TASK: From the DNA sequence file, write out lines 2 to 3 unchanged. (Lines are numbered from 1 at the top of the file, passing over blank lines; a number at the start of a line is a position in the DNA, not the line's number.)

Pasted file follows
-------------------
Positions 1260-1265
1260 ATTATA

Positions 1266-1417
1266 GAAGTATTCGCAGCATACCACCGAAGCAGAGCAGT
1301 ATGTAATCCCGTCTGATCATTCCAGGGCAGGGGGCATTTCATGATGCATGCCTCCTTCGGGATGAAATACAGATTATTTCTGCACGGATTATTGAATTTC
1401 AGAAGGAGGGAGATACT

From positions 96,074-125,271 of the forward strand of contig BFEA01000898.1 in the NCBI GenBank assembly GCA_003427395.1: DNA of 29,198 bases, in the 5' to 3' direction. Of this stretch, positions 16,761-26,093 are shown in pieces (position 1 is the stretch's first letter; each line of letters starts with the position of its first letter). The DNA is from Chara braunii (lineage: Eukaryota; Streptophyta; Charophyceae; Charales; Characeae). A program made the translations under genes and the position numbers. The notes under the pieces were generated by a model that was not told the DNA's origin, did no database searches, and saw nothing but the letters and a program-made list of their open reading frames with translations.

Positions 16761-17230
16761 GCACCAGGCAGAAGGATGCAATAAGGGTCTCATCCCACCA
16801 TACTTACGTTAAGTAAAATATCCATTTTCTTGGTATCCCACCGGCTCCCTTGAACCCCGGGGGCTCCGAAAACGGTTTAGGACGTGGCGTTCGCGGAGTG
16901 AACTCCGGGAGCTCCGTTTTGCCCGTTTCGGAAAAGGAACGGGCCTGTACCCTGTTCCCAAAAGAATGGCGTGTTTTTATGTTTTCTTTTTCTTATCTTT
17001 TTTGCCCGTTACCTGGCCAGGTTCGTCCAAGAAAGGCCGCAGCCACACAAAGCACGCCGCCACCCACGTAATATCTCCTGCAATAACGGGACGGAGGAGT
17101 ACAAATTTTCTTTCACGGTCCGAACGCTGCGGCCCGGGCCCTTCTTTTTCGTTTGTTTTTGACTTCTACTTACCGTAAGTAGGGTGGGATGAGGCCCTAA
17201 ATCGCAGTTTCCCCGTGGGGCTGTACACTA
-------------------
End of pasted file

1260 ATTATA

Positions 1266-1417